I was recently enjoying a snack when I noticed something on the packaging that struck me. On the back of the packaging for these shelled nuts was the “Non-GMO Project” logo. Which struck me as odd. It’s generally understood there aren’t any biotech nut varieties on the market.
I couldn’t help but think about how this packaging could put a negative light on similar products without that label in consumers’ eyes. I’ve noticed a lot of other fruit commodities noting they are non-GMO, most of which also do not have biotech varieties on the market. It’s an unnecessary step in stating the obvious.
Over the New Year holiday, I asked friends to guess how many biotech fruit and nut varieties are on the market. Most assumed there were loads and loads of them.
Apples, namely ‘Arctic Granny,’ ‘Arctic Golden,’ and ‘Arctic Fuji’ are the only biotech crops we cover that has been approved by the USDA to this date. Okanagan Specialty Fruits Inc. recently announced the company will be releasing pre-silced ‘Arctic Golden’ packages in Midwestern test markets early this year.
GMOs, biotech, genetic engineering — no matter what you call it, many consumers automatically assume they’ve proliferated in the market and they also connect negatively to it.
The U.S. Farmers & Ranchers Alliance (USFRA) and the National Corn Growers Association conducted a survey of their members on the attitudes of biotechnology and GMO crops. Of those who responded, 89% said GMO seeds would help lessen their pesticide herbicide use and 64% said those seeds would allow for an efficient management of resources.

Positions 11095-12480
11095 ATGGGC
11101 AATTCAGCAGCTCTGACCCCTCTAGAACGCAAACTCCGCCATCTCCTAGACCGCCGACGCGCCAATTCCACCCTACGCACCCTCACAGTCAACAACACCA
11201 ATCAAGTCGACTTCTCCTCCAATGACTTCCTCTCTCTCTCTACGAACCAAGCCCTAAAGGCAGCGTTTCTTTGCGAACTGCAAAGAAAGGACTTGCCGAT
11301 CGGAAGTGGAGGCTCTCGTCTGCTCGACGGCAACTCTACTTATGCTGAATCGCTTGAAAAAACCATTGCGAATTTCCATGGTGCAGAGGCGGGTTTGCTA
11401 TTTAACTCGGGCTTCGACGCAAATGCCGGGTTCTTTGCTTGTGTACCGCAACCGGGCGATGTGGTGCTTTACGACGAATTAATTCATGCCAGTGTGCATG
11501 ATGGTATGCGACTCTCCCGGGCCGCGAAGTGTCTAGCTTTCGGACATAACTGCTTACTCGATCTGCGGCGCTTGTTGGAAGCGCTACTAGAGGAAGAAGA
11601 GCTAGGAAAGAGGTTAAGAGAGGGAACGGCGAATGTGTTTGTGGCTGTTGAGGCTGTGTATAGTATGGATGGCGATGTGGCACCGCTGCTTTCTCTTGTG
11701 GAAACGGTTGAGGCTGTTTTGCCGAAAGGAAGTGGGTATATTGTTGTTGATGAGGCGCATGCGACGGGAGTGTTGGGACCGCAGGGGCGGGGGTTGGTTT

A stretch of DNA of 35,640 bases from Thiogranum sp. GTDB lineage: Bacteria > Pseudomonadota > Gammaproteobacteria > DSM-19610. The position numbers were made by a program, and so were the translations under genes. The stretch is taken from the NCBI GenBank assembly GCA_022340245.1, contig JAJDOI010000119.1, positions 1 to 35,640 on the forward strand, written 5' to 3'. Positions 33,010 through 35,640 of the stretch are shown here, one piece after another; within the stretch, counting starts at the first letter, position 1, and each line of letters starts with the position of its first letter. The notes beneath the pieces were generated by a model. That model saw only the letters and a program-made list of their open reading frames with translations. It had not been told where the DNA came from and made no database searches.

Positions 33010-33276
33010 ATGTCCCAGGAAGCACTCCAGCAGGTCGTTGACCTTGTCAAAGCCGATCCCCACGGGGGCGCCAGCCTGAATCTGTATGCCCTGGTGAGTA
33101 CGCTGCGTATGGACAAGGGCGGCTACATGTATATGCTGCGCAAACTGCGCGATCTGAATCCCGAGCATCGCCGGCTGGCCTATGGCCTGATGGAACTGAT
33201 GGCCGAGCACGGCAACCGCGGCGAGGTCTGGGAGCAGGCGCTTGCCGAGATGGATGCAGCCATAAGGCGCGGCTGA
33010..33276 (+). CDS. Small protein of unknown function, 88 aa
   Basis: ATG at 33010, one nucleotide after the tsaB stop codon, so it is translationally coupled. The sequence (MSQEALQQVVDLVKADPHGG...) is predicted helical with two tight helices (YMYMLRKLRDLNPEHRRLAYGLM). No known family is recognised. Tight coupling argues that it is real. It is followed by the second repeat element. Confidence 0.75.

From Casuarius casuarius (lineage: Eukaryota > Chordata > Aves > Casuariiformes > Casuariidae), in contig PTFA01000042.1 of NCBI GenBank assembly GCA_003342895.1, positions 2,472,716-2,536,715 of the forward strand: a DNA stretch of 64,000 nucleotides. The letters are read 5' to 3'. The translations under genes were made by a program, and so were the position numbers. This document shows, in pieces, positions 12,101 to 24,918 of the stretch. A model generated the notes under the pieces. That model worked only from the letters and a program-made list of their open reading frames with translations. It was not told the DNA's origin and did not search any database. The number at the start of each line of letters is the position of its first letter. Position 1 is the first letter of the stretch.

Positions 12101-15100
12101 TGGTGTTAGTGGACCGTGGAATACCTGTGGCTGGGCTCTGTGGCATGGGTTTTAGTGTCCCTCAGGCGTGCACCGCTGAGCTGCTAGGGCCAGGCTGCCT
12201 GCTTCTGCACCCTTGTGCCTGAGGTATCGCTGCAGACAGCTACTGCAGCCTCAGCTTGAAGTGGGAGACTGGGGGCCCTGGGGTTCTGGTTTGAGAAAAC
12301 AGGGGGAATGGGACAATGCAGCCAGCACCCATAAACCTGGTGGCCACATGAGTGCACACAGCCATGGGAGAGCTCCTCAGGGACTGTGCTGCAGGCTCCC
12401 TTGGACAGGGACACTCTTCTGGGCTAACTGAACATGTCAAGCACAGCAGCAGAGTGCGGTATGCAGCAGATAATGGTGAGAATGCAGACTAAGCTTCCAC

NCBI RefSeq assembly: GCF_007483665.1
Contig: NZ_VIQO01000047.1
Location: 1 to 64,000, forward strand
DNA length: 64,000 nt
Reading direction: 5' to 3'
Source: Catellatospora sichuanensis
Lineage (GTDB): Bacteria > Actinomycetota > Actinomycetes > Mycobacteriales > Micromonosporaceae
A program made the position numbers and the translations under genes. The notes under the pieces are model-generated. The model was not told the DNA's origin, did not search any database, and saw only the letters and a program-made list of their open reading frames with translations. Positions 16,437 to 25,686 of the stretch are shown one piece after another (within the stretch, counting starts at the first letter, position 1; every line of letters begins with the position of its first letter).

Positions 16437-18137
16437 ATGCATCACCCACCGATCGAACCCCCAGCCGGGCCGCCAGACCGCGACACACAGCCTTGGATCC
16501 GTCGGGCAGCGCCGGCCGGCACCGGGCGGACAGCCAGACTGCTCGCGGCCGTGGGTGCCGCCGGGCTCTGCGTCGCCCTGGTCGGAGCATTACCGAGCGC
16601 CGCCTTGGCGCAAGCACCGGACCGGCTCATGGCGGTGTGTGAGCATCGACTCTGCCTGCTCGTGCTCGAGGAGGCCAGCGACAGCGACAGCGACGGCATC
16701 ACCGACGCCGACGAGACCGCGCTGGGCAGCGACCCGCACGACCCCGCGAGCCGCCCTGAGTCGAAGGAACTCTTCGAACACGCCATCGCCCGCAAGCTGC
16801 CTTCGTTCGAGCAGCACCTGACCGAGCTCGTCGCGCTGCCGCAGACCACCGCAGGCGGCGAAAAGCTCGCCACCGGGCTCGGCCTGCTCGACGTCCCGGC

At the same time, the USFRA measured consumer opinions about agriculture, including biotechnology. Only 11% of those responding found GMOs favorable. That disconnect in attitudes between growers and consumers may be related to who sees the direct benefit of such technology.
In the 1990s the movie “Gattaca” was released. The premise was that genetically engineered humans were commonplace and those with “natural” genes were considered inferior. This film does raise some interesting questions. If you could eliminate a devastating inherited disease or disorder for your children, or for yourself, would you do it?
Many of us would, and many of us wouldn’t argue against that altruistic purpose. But what about a devastating disease for your livelihood or income (i.e. the crops you grow)?
We have yet to see how the public will react to the non-browning ‘Arctic’ apple line, which offers a more consumer-friendly trait, silencing the reaction sliced apples have to oxygen. There seems to be even more concern, however, about the public acceptance of other produce crops where grower-focused traits would be the big benefit. I’m thinking, for example, of the citrus industry and its battle with citrus greening or Huanglongbing (HLB). A genetically modified tree could be a real answer for struggling citrus growers, but only if consumers don’t run away from citrus fruit in fear.
At this time of year consumers are flocking to healthy and fresh choices. It’s time for commodity groups to come together and help encourage consumers to include fresh fruits, vegetables, and nuts, as a part of their food choices.
And that brings me back to where I started, with that Non-GMO label on a package of nuts. It’s every grower’s right to promote and sell a crop as they see fit. It’s a competitive world out there and we all have to find what connects with a customer. But is this particular message the right one for our industry as a whole if it contributes to negative consumer opinion about a potentially valuable tool?
Let’s help consumers see the benefits of the fruits of your labors, without the unnecessary labels.